‘more hide than Jessie’: meaning and origin

The Australian-English phrase more hide than Jessie and its variants denote an excess of effrontery.
—Cf. also early Australian uses of ‘more front than’ and British and Irish uses of ‘more front than’.

The phrase more hide than Jessie:
– puns on two meanings of the noun hide: the literal meaning, i.e., the skin of an animal, and a figurative meaning, i.e., effrontery;
– refers to Jessie, the name of an elephant that was kept first at Moore Park Zoological Gardens, then at the Taronga Park Zoo, both in Sydney, New South Wales.

On Saturday 1st December 1883, The Sydney Daily Telegraph (Sydney, New South Wales) announced that Jessie had arrived at Sydney the previous day:

Yesterday morning the steamer Newcomen, from Calcutta via Melbourne, arrived at the Central wharf, Miller’s Point, having on board the female elephant and a number of mongeese, all of which are at present at the Zoological Gardens, Moore Park. […]
The female elephant will be known as Jessie, and her age is given as sweet seventeen, and her capacity for negotiating sugar cane and other eatables is put down at £6 per week. She is a remarkable contrast to Jumbo, being a good deal smaller and exceedingly tractable, and as such will be a glorious treat for the children.

Jessie died on Tuesday 26th September 1939. The following photograph and caption are from The Sydney Morning Herald (Sydney, New South Wales) of Wednesday 27th September 1939:

Jessie, the 77-year-old elephant at the Taronga Park Zoo, who died yesterday, photographed at her last birthday party. More than 1,500,000 children had ridden on her back.

These are the earliest occurrences of the phrase more hide than Jessie and of its variants that I have found, in chronological order:

1-: From The Newcastle Sun (Newcastle, New South Wales) of Saturday 4th January 1919:


“Xenophon” writes:
Permit me to direct attention of the weekly ticket holders of the Newcastle-Stockton ferries to the notice in the waiting shed, about the increase in price of tickets. The antiquated carts, which they have the hide of “Jessy” to call ferry boats, are a disgrace to the Newcastle district. In wet weather it is the usual thing to find the water dripping down on the seats, especially the seats of the smoking compartment, which are generally occupied by the gentler sex. It is nearly time something was done to rectify the existing state of these ferries. Perhaps some of the aldermen will take up this matter.

2-: From the Labor Daily (Sydney, New South Wales) of Tuesday 10th November 1925:


Nationalist candidates and organisers, are everywhere noted for having more hide than Jessie, the Zoo elephant.
But the desperate straits they are in at the present time have resulted in stunts by them which would cause Jessie to lose “that schoolgirl complexion” in sheer envy.

3-: From The Cumberland Argus and Fruitgrowers’ Advocate (Parramatta, New South Wales) of Friday 19th August 1927:

Health Department Criticised
Creek Flushing Job

“The Health Department has more hide than ‘Jessy’ to ask us to flush out this creek. It’s all right for Dr. Purdy to sit in his office and say we have to undertake such a job, just as though it were a gutter,” stated Alderman Dunbar at the Lidcombe Council on Wednesday night, when a report was received from the Health Department relative to the condition of the drain in Swete-street, which the Department claimed should be flushed out.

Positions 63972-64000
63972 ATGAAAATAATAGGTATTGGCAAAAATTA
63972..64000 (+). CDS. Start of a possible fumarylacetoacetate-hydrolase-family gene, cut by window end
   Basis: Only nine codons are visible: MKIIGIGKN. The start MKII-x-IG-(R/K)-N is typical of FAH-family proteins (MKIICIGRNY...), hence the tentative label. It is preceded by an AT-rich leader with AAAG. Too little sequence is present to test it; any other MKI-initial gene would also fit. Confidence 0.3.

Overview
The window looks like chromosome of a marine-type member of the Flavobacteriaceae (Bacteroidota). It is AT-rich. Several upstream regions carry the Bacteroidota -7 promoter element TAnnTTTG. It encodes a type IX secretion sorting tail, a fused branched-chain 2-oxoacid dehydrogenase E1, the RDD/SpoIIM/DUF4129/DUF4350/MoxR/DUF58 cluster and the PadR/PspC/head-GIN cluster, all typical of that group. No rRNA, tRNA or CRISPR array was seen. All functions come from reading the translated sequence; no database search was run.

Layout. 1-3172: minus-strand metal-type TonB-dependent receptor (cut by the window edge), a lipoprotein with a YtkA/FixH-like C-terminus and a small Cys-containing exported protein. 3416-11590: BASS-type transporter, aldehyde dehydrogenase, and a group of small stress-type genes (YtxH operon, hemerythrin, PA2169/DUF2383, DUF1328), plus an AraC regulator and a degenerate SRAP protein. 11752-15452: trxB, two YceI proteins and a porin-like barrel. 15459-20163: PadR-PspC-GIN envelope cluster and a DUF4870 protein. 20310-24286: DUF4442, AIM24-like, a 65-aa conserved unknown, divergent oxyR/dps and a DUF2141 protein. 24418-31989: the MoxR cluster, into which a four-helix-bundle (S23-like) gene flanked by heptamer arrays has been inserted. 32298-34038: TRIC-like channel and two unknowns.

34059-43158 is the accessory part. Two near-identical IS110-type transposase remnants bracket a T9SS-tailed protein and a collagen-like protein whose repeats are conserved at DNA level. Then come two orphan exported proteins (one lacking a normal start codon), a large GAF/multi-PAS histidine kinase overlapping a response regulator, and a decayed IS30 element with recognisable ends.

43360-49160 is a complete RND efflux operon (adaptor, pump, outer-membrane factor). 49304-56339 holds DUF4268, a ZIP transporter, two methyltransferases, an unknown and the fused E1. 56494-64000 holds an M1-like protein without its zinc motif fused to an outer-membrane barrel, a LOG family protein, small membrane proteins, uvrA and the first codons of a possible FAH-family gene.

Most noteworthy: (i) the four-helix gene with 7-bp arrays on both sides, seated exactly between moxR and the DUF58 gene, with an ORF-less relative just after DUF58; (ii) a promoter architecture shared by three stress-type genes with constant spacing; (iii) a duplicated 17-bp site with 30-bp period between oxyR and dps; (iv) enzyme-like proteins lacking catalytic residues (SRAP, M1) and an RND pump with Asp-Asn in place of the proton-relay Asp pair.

4-: From a statement made by one Robert B. S. Hammond, published in the Newcastle Morning Herald and Miners’ Advocate (Newcastle, New South Wales) of Friday 24th August 1928:

a personal chat
with the Returned Soldiers

Dear Diggers,—
Dinki-di. Old Man Booze has more hide than Jessie at the Zoo. It makes my blood boil to see one particular poster on every publican’s windows.
It displays the words—“WE FOUGHT FOR LIBERTY . . . HOLD IT”—with a picture of a Digger in the centre of the poster.
Just what do these birds mean? Do they mean that THEY, the PUBLICANS, fought for Liberty?

5-: From The Uralla Times (Uralla, New South Wales) of Monday 9th September 1929:

Elephant Jessie Misbehaved

Fifty-six years old and she ought to know better.
The proverbial ‘hide of Jessie’ was demonstrated the other day at the Sydney Zoo by Jesssie [sic] herself .
A woman carrying her coat over her arm stood in the shadow of the elephane [sic] garage while Jessie was being loaded up with kids.
Whether the lady said anything cattish or nasty to the elephant is not known, but Jessie’s trunk reached out and the coat is now inside Jessie.

The variant more cheek than Jessie occurs in the following passage from Jimmy Brockett: Portrait of a notable Australian (London: Britannicus Liber, 1951), a novel by the Australian author Dallas George ‘Dal’ Stivens (1911-1997):

“Find me a good furnished flat near the Cross,” I told young Herb later. “And if you blab about it to anyone I’ll screw your bloody neck!”
Herb winked at me. […]
“What’s up, boss? Fallen out with the trouble and strife?”
“You’ve got more cheek than Jessie the elephant!” I said. “Do as you’re told and don’t ask any questions.”

And the variant more arse than Jessie occurs in this passage from The Long White Night (London: Frederick Muller, 1965), a novel the Australian author by Eric Lambert (1918-1966)—as quoted by Gerald Alfred Wilkes (1927-2020) in A Dictionary of Australian Colloquialisms (Sydney University Press in association with Oxford University Press Australia, 1990):

‘You’ve got more arse than Jessie,’ I told him.

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